Research from the Cal State Long Beach Shark Lab has helped to keep the northeastern pacific population of great white sharks from being listed under the Endangered Species Act — by proving its not endangered.
The National Oceanic and Atmospheric Administration (NOAA) used research from the Shark Lab to determine that the shark is not in danger of extinction, according to marine biology professor Christopher Lowe, who runs the Shark Lab.
NOAA began an investigation on the shark population last year after environmental groups WildEarth Guardians and Oceana filed two petitions, asking for the shark to be added to the endangered list, according to a status review published by the agency.
However, the review found that “the NEP white shark population was most likely at a low to very low risk of extinction.”
According to Kady Lyons, a recent CSULB graduate who works at the Shark Lab on campus, the petitions were filed in reaction to data from a 2011 study published in Biology Letters, a biological sciences journal, that estimated that there were 219 great white sharks in the northeastern Pacific Ocean.
“They misinterpreted the research done, thinking there was only 219 great whites estimated to be in the whole Pacific, when it was very localized and a small sample,” Lyons said.
According to Lyons, great white sharks are protected through multiple regulations, such as those that restrict gill net fishermen from fishing within three nautical miles from offshore and require that any white shark incidentally captured must be immediately released.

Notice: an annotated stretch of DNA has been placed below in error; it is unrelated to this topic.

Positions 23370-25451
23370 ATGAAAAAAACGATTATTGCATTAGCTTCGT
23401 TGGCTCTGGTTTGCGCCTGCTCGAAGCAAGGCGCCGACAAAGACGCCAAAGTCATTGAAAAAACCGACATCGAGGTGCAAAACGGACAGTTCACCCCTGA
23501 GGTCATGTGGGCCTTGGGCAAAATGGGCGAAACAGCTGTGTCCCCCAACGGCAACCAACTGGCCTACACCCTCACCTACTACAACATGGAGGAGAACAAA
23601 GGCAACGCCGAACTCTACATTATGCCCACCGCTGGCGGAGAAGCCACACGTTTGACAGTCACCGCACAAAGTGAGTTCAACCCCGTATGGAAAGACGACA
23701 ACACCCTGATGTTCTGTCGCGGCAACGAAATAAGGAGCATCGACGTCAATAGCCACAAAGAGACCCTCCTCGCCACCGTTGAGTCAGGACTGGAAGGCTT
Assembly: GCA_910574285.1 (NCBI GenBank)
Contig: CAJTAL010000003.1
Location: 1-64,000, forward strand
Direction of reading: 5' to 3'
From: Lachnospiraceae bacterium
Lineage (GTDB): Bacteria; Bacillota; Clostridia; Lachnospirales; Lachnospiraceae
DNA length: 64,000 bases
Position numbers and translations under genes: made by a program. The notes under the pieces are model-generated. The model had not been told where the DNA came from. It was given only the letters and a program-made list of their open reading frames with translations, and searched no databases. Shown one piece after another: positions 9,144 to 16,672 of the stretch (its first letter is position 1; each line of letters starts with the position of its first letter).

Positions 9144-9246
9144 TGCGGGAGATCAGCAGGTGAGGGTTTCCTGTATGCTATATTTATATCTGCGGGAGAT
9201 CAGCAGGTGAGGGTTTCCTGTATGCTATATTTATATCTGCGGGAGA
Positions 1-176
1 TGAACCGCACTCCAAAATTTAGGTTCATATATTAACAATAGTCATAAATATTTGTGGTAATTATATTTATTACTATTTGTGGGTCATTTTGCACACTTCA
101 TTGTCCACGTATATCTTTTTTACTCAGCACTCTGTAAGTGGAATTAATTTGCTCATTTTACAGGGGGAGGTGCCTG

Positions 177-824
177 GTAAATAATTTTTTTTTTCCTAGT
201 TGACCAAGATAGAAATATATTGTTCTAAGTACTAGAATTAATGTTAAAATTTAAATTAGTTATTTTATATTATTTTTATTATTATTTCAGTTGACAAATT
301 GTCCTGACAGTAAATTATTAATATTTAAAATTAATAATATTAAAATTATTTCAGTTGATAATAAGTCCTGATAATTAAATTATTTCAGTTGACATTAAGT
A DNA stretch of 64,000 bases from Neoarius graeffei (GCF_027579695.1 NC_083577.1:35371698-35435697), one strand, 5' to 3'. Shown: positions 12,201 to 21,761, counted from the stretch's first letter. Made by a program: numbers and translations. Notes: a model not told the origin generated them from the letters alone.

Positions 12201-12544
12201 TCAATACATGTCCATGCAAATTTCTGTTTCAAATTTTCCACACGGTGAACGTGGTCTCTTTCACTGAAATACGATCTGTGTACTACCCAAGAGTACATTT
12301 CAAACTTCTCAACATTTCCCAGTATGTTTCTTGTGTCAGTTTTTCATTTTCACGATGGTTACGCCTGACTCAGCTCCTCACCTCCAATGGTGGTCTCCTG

Lowe said that prior to 1994, any great white shark accidentally caught in a net was sold in fish markets.
“During [that] time, the numbers being reported as caught declined,” Lowe said. “This tends to suggest overfishing or population reduction.”
In the Shark Lab and out in the field, Lowe said, he and his graduate students worked on determining if the shark population in fact becoming endangered.
“My graduate students and I went through 70 years of historic fishing records to find fisheries in Southern California that reported interactions with white sharks,” Lowe said.
Lyons said having a good relationship with the gill-net fishermen, who occasionally caught great white sharks accidently, allowed them to tag the sharks for their research. By tagging the sharks, they could determine whether new sharks were populating the coast or if the same sharks were being captured repeatedly.
“We’ve seen an increasing trend in baby white shark incidental capture rate over the last eight years despite an over 82 percent reduction in gill net fishing in Southern California,” Lowe said. “This suggests the population is increasing.”
“We are seeing more juvenile sharks, which suggests a sign of recovery,” Lyons said. “Since protecting the great white sharks [for] almost 20 years, we are seeing the fruits of that labor. The extra regulation is helping species other than the great white, such as black sea bass and leopard sharks.”
Lowe said NOAA’s decision to leave the great white shark off of the endangered species list could benefit animals that belong on the list.
“There are so many other marine species [that are] in true danger right now,” Lowe said, “and it would be a shame to see valuable resources taken from those species to try to manage a species that seems to be increasing and already have many forms of protection in place to protect them.”